Imagine I am holding up one of the white pieces of paper with writing on it..a solemn expression on my face. Here is what it would say, except I cannot seem to be concise enough to fit it on one 8 1/2 x 11.
” People think because I support OWS, want decreased corporation influence over our political process, and increased corporate responsibility and think people aren’t getting a fair shake, that I don’t like rich people. Not true. I know rich people, and I like them just fine. Truth be told, I come from a fairly privelaged background myself. I did work hard ( I’ve had a job since I was 15..white castle, country clubs, working in group homes, and then my profession as a speech pathologist.) My parents, both educators, paid for me to go to college. My dad tells me the two degrees I got (B.S. and M.A. from a state university cost just over $50,000 in the early 90s) I had a job offer with full benefits before I even finished grad school; I’ve been in the 28% tax bracket for most of my adult life.
I attend elementary, middle school and high school in one of the top rated school districts in my area. I had mostly good teachers, and most of my friends had parents with solidly middle class incomes, and their parents were college educated. I worried very little about safety in school and in my neighborhood. I have never gone hungry a day in my life. All of my siblings have college educations, and its highly likely all of their children (my nieces and nephews) will as well.
I would say a good part of my parents financial and educational success came from hard work. They did work hard. But they’d also agree that they have had their share of good fortune, support and opportunity.
So, you’d think I would buy the following folklore hook , line and sinker:
“People who have money have money because they worked hard and deserve it, and poor people are poor because they don’t work hard enough or make bad choices”
But, I don’t. Because there is no story that is that easy. While I am certain there are many wealthy people who got to their station in life by hard work, grit and drive, I seriously doubt they did it on that alone. They likely had access to safe and good schools, didn’t succumb to diseases of poverty, and had a social network of people who weren’t living in poverty that helped them along, with advice, connections and support. You see, while my grandparents started off poor, my grandfather and his family benefited greatly from the GI Bill. No one told people in my family that they could not go somewhere, not apply for a job, or attend a school because of the color of their skin, or the sound of their name, or because of the religion they were. That’s in the past, some will say. Move on. HMMM… Yet, how easy is it to pass on opportunity and wealth to your children and grandchildren if you’ve had trouble getting it for yourself?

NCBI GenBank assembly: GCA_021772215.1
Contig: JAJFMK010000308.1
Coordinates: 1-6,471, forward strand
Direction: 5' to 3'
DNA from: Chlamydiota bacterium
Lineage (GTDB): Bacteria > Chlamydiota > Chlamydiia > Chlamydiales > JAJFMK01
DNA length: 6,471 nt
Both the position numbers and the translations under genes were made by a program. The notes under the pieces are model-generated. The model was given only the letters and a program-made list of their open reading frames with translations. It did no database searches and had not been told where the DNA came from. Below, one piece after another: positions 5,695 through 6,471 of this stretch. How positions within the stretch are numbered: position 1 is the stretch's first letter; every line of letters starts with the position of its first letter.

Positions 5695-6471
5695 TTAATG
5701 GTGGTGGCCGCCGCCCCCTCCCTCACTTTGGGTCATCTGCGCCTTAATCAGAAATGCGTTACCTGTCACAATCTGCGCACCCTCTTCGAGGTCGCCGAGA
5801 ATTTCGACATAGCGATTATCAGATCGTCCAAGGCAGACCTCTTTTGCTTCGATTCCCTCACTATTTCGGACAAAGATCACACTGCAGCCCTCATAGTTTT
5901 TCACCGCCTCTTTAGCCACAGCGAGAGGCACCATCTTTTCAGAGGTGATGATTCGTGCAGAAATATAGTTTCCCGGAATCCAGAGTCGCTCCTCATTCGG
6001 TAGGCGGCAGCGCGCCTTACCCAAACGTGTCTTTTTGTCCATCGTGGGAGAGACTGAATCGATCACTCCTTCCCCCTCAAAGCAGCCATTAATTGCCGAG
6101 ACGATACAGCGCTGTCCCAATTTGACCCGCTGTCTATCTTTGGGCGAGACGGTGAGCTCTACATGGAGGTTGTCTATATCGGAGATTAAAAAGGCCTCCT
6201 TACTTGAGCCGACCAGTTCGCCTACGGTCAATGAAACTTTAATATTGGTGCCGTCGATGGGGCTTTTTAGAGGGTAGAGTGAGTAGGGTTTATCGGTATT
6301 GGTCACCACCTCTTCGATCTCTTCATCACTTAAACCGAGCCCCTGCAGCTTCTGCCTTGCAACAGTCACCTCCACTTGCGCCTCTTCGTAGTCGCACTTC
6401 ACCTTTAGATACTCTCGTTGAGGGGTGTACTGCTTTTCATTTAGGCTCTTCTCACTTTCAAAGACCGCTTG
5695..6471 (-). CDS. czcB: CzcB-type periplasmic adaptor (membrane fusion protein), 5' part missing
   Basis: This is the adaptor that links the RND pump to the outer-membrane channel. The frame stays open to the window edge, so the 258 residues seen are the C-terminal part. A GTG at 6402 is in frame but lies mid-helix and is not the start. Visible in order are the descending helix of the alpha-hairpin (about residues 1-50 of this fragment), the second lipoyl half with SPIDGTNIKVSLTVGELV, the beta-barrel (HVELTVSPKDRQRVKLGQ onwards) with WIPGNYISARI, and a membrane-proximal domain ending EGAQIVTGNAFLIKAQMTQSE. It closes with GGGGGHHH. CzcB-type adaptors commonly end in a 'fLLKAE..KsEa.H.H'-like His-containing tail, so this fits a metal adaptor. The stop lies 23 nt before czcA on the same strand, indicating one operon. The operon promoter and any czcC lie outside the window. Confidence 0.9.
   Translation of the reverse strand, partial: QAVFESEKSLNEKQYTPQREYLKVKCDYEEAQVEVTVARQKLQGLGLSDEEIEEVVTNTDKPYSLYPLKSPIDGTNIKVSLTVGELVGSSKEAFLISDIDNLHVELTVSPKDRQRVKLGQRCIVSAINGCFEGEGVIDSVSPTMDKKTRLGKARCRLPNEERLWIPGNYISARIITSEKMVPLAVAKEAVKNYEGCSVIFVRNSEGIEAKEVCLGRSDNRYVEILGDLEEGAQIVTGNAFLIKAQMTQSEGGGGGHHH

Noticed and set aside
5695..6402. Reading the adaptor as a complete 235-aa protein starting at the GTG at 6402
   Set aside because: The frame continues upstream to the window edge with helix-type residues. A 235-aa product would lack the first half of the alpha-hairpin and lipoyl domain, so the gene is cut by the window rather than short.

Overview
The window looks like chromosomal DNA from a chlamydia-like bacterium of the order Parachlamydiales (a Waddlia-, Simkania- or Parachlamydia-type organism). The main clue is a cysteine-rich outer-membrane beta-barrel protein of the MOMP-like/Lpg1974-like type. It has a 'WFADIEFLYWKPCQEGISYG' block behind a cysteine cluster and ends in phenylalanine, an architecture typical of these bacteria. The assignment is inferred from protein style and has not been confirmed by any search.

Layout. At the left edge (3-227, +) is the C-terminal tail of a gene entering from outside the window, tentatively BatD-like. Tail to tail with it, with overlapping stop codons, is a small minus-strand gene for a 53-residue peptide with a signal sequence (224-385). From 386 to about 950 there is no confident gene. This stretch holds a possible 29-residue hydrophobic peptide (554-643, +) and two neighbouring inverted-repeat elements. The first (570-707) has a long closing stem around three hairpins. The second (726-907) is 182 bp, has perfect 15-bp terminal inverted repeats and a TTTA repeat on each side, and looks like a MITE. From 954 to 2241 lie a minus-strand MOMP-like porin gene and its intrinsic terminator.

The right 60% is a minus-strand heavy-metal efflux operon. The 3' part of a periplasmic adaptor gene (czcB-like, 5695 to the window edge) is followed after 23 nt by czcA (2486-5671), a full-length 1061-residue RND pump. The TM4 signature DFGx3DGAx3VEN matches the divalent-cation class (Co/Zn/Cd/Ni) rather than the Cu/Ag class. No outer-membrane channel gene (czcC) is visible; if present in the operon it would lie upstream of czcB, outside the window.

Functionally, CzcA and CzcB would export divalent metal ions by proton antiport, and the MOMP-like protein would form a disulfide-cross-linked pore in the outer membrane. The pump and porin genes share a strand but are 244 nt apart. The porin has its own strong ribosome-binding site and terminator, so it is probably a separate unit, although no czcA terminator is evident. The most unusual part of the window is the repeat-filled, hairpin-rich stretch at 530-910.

Certainly, after working in the inner city, I have seen plenty of people make bad choices, embody a sense of the world owing them something, but I also saw plenty of people who bore the scars of substandard education and housing, institutionalized and covert racism and prejudice, and a lack of access to health care ..and if you’ve seen someone with poorly managed diseases, you see that it becomes a cascade effect of more conditions, treaments, and lost productivity that can be almost impossible to bounce back from.
My parents are math teachers, but I didn’t really pick up the “knack for math” myself. So, those who think OWS is about a lack of focus and ambition, their equation looks something like this.
HARD WORK + PERSONAL RESPONSIBILITY + MOTIVATION= SUCCESS
POVERTY OR MONEY PROBLEMS = BAD CHOICES + LAZINESS+ SENSE OF ENTITLEMENT
but I think that equation uses the math that we learn in elementary school. I would imagine the equation is a little more complicated in most cases. Like middle school or high school level math.
Because of health issues (and , yes, some unwise choices during the housing bubble) my family has had significant financial strain. But we had access to a lot of help. For that, I am grateful. Don’t worry, my husband and I have paid for our unwise choices, don’t worry, we didn’t get off “scot free.” I can tell you with no uncertainty, that if you have a child with health problems you are a whole new kind of financially vulnerable: it can affect your employment, and health care bills are rising, while wages are not.
So, if someone with advantages like me can struggle so much, how is someone without them supposed to lift themselves up from their bootstraps, “grow up” and get a job?
If the middle class has tightened their belts and has less money, who exactly is going to “stimulate” the economy ?
Remember, we’re the 99%…here is that pesky math again. If you want us 99% ( I believe thats a majority) to keep the economy going, then don’t make it so hard for us to get by.
I am Marcia, a suburban mom of 2. I am the 99%.
Unless you are a billionaire, you are , too.